Challenging Global Security Narrative


Traditionally, peace and human security have been viewed in narrow, negative terms. Peace has been defined as the absence of war or conflict. Security is still being conceived in terms of protection against threats and use of physical force in violation of the sovereign rights of a nation and the self-determination of its people. These narrow, negative conceptions are incomplete and inadequate. They merely describe but do not point to the underlying causes or remedies. Nor do they reflect the positive human condition of harmony and social organization that is the only real and effective deterrent to war and conflict. In their place, we need a conception of peace that is founded on positive values and conditions, rather than the mere absence of violence. We need a broader conception of human security that encompasses the entire spectrum of human needs for survival, growth and development, and not merely the need for physical protection from aggression. We need a conception based on the realization that peace and harmony represent positive conditions or statuses of society, closely related to the overall organization and functioning of the society, not merely the absence of negative disturbances. The prospects for world war have receded. War between nation-states is increasingly infrequent and unlikely, although threats of military action continue. Even civil wars have become a cause for international concern, evoking strong pressure and intervention to ensure they are resolved rapidly. But real threats to peace and security persist and even increase.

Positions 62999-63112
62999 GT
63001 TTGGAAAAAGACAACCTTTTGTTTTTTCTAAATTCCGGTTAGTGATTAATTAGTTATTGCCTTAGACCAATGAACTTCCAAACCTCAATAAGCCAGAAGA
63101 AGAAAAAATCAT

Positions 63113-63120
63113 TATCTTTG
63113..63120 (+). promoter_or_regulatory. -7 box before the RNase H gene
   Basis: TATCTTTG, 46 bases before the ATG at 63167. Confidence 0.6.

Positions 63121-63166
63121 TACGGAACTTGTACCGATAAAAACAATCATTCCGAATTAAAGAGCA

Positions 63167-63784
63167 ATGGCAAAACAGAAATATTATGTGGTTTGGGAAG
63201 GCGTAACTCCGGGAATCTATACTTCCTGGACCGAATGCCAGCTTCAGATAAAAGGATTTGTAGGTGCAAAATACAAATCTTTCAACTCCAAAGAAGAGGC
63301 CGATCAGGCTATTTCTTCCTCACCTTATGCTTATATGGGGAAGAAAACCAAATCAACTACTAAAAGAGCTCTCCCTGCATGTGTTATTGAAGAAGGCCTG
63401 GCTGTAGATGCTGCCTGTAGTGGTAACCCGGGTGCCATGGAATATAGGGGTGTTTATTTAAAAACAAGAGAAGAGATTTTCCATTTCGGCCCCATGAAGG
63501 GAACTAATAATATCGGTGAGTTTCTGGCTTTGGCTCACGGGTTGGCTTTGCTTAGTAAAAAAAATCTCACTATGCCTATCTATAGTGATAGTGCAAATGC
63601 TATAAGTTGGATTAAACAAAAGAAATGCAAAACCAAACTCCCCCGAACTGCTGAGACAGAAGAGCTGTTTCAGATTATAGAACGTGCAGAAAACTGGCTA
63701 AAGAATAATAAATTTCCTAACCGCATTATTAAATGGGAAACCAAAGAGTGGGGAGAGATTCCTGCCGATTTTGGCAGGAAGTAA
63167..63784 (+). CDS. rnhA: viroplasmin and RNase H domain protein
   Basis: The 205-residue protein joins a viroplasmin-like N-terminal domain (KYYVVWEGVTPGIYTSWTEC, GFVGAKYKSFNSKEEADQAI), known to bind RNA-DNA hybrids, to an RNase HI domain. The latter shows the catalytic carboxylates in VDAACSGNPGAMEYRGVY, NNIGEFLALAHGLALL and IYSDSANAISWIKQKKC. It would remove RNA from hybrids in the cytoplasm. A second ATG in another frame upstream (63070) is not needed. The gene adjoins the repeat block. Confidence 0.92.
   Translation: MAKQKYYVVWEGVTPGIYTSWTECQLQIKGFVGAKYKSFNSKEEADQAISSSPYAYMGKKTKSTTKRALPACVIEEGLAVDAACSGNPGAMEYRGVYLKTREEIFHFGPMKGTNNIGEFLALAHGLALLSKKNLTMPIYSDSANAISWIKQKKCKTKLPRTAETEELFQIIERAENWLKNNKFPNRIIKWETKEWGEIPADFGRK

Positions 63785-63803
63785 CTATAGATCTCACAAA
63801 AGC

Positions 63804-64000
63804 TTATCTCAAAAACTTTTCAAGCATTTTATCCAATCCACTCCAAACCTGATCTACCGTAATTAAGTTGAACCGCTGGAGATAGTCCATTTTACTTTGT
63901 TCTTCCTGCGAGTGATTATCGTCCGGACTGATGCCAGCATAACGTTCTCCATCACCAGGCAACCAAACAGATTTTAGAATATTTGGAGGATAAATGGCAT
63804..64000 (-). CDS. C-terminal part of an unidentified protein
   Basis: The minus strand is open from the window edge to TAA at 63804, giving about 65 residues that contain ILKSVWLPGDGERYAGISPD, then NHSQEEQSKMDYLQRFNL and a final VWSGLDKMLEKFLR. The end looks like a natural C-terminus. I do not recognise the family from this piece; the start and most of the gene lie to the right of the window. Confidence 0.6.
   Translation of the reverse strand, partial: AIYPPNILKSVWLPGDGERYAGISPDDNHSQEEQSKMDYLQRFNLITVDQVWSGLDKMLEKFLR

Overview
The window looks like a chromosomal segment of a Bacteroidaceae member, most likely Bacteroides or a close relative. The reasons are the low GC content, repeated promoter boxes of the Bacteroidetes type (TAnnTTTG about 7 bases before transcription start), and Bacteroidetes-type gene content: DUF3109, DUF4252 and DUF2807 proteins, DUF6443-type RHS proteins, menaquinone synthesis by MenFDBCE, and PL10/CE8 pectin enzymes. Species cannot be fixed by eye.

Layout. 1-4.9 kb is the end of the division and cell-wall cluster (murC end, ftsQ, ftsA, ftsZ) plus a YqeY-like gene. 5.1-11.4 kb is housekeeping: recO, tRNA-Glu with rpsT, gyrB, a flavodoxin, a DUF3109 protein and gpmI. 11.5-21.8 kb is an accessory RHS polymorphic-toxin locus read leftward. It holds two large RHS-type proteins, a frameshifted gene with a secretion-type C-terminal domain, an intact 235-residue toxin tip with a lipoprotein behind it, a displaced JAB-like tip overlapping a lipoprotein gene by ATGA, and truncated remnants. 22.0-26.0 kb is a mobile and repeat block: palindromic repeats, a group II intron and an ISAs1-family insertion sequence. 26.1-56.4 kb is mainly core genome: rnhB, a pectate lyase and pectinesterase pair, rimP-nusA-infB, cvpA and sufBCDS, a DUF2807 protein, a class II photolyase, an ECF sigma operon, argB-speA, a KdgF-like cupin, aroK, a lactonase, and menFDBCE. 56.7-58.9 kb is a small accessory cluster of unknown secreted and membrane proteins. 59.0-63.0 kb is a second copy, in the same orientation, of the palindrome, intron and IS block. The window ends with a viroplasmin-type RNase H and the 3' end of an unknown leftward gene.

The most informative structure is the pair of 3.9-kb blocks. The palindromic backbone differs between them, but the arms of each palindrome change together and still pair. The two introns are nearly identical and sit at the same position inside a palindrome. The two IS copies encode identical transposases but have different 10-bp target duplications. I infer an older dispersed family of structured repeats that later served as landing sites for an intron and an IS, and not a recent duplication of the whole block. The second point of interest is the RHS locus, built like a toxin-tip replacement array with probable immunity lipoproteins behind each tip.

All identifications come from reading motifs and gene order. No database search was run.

These threats are political, economic, social and ecological. The rights of sovereign nations continue to be threatened by the unilateral acts of other states. Authoritarian regimes still deprive huge numbers of people of freedom and fundamental legal and human rights. Even in many socalled democratic countries, the rights of individuals and minorities are in constant jeopardy. The threat of famine and persistent poverty still undermines the security of a few billion people. Over 200 million workers, including more than 80 million youth, are unemployed, leaving many of them with little prospect of a steady job, which is the essential condition for economic security. Global financial instability recently demonstrated its capacity to imperil the livelihoods and security of people all over the world and that danger persists. The unregulated and corrupt actions of multinational corporations’ pervert public policies for private benefit; the illegal use of money power perverts democratic forms of government into oligarchies and plutocracies. Social tensions, intercultural conflict and terrorism are on the rise. And on top of them all is the existential threat to all humanity posed by climate change. A positive and comprehensive concept of peace and human security can only be founded on a wider conception of society and social organization. Society is an indivisible and integrated whole. War, peace and social unrest are not attributes of any part of society. They are characteristics of the society as a whole, expressions of its viability, stability and integrity. An imbalance or disturbance in any one aspect can destabilize the whole. So also, any single factor or combination of factors that strengthen that social foundation or provides a constructive outlet for frustrated or pent up social energies can defuse social tensions and remove the underlying source of discontent from which it rises. Viewed from a social, rather than merely a political or military perspective, the progress of humanity in spreading democracy, rule of law, human rights, economic development, education, medical care and other social welfare measures offers valuable insights into the positive foundations on which lasting peace and security can be achieved. Society is an organization that promotes cooperative interactions and relationships between individuals to enhance the welfare and well-being of all its members. It is an integrated, living organism. The prevailing conception of peace is akin to the negative conception of health as the absence of disease. Disease is narrowly conceived as the breakdown of a component organ or system. Treatment focusing on alleviating the symptoms or on measures to repair a malfunctioning part. By contrast, in traditional systems of medicine such as Ayurveda, health is viewed in wider terms as a property or status of the body as a whole. Health is fostered through measures that strengthen the general organization and harmonious equilibrium of the whole organism. Like the body, society strives to maintain a balance and equilibrium between people and activities. Like the body, all the parts, systems and functions of society are interrelated and integrated with one another. Cooperation, coordination and integration between its constituent elements are as essential for social peace as they are for bodily health. Peace is a function of effective and harmonious social organization. It is fostered by the progressive development and evolution of the whole society. It develops horizontally by expanding the geographic reach and coordination of its different activities. It develops vertically by increasing cooperation and integration between different layers and levels of the social structure. The evolution of society began with tiny units of family, village and tribe which gradually expanded to constitute kingdoms. RECOMMENDATION The subsequent emergence of multi-cultural, multi-ethnic nation-states marked an important advance in human social evolution, because this new model overcame the inherent limits resulting from the partition of humanity into separate groups according to languages, religious, ethnic and cultural background. The modern nation-state created a common space and organization within which diverse demographic and social groups could co-exist, cooperate and intermarry, resulting simultaneously in greater unity and greater diversity. The nation-state is a triumph of cultural diversity over mono-cultural isolationism.